Endosc Int Open 2016; 04(02): E175-E181
DOI: 10.1055/s-0041-109083
Original article
© Georg Thieme Verlag KG Stuttgart · New York

International multicenter comparative trial of transluminal EUS-guided biliary drainage via hepatogastrostomy vs. choledochoduodenostomy approaches

Mouen A. Khashab
1   Johns Hopkins Medical Institutions, Baltimore, MD, United States
,
Ahmed A. Messallam
1   Johns Hopkins Medical Institutions, Baltimore, MD, United States
,
Irene Penas
2   Hospital Universitario–Roi Hortega, Valladolid, Spain.
,
Yousuke Nakai
3   University of Tokyo, Tokyo, Japan.
,
Rani J. Modayil
4   Winthrop University, Mineola, NY, United States.
,
Carlos De la Serna
2   Hospital Universitario–Roi Hortega, Valladolid, Spain.
,
Kazuo Hara
5   Aichi Cancer Center Hospital, Nagoya, Japan
,
Mohamad El Zein
1   Johns Hopkins Medical Institutions, Baltimore, MD, United States
,
Stavros N. Stavropoulos
4   Winthrop University, Mineola, NY, United States.
,
Manuel Perez-Miranda
2   Hospital Universitario–Roi Hortega, Valladolid, Spain.
,
Vivek Kumbhari
1   Johns Hopkins Medical Institutions, Baltimore, MD, United States
,
Saowanee Ngamruengphong
1   Johns Hopkins Medical Institutions, Baltimore, MD, United States
,
Vinay K. Dhir
6   Baladota Institute of Digestive Sciences, Mumbai, India.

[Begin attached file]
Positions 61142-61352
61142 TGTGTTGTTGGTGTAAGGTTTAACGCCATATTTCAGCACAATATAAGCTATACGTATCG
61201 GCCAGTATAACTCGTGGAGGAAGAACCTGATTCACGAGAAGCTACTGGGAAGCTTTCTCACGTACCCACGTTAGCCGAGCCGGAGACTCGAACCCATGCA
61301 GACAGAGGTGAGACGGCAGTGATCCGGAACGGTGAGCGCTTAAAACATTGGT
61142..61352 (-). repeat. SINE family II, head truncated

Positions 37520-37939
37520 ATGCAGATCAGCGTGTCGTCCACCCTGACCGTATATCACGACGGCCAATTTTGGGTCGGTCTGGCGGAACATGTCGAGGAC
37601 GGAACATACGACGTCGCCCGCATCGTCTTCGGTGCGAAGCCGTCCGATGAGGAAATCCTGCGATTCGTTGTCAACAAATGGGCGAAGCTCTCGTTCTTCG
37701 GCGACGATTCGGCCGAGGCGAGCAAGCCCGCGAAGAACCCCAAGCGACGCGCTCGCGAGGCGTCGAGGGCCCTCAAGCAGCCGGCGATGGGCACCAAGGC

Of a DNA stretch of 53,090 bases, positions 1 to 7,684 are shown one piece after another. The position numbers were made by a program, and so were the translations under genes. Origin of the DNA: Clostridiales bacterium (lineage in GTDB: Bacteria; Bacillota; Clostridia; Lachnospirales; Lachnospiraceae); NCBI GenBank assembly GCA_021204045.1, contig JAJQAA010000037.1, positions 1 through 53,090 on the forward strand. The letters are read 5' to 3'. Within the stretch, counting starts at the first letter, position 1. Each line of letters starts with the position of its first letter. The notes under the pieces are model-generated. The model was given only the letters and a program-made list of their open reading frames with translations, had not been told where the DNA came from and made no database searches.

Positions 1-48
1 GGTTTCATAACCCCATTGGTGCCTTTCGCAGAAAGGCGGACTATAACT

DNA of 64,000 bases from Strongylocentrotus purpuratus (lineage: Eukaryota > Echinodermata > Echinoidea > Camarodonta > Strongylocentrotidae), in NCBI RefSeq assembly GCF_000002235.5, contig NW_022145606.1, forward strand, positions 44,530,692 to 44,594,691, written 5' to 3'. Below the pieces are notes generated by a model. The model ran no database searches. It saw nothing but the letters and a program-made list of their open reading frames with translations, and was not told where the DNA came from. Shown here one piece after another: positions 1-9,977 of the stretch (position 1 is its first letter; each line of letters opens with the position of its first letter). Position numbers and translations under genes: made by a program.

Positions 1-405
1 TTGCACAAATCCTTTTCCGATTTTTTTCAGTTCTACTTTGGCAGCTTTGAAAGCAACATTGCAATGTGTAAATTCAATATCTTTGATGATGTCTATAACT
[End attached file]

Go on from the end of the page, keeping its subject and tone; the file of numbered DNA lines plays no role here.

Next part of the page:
,
Do Hyun Park
7   Asan Medical Center, Seoul, South Korea.
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Publikationsverlauf

Publikationsdatum:
15. Januar 2016 (online)

Background and study aims: Endoscopic ultrasound-guided biliary drainage (EUS-BD) can be performed entirely transgastrically (hepatogastrostomy/EUS-HG) or transduodenally (choledochoduodenostomy/EUS-CDS). It is unknown how both techniques compare. The aims of this study were to compare efficacy and safety of both techniques and identify predictors of adverse events.

Patients and methods: Consecutive jaundiced patients with distal malignant biliary obstruction who underwent EUS-BD at multiple international centers were included. Technical/clinical success, adverse events, stent complications, and survival were assessed.

Results: A total of 121 patients underwent EUS-BD (CDS 60, HG 61). Technical success was achieved in 112 (92.56 %) patients (EUS-CDS 93.3 %, EUS-HG 91.8 %, P = 0.75). Clinical success was attained in 85.5 % of patients who underwent EUS-CDS group as compared to 82.1 % of patients who underwent EUS-HG (P = 0.64). Adverse events occurred more commonly in the EUS-HG group (19.67 % vs. 13.3 %, P = 0.37). Both plastic stenting (OR 4.95, 95 %CI 1.41 – 17.38, P = 0.01) and use of non-coaxial electrocautery (OR 3.95, 95 %CI 1.16 – 13.40, P = 0.03) were independently associated with adverse events. Length of hospital stay was significantly shorter in the CDS group (5.6 days vs. 12.7 days, P < 0.001). Mean follow-up duration was 151 ± 159 days. The 1-year stent patency probability was greater in the EUS-CDS group [0.98 (95 %CI 0.76 – 0.96) vs 0.60 (95 %CI 0.35 – 0.78)] but overall patency was not significantly different. There was no difference in median survival times between the groups (P = 0.36)

Conclusions: Both EUS-CDS and EUS-HG are effective and safe techniques for the treatment of distal biliary obstruction after failed ERCP. However, CDS is associated with shorter hospital stay, improved stent patency, and fewer procedure- and stent-related complications. Metallic stents should be placed whenever feasible and non-coaxial electrocautery should be avoided when possible as plastic stenting and non-coaxial electrocautery were independently associated with occurrence of adverse events.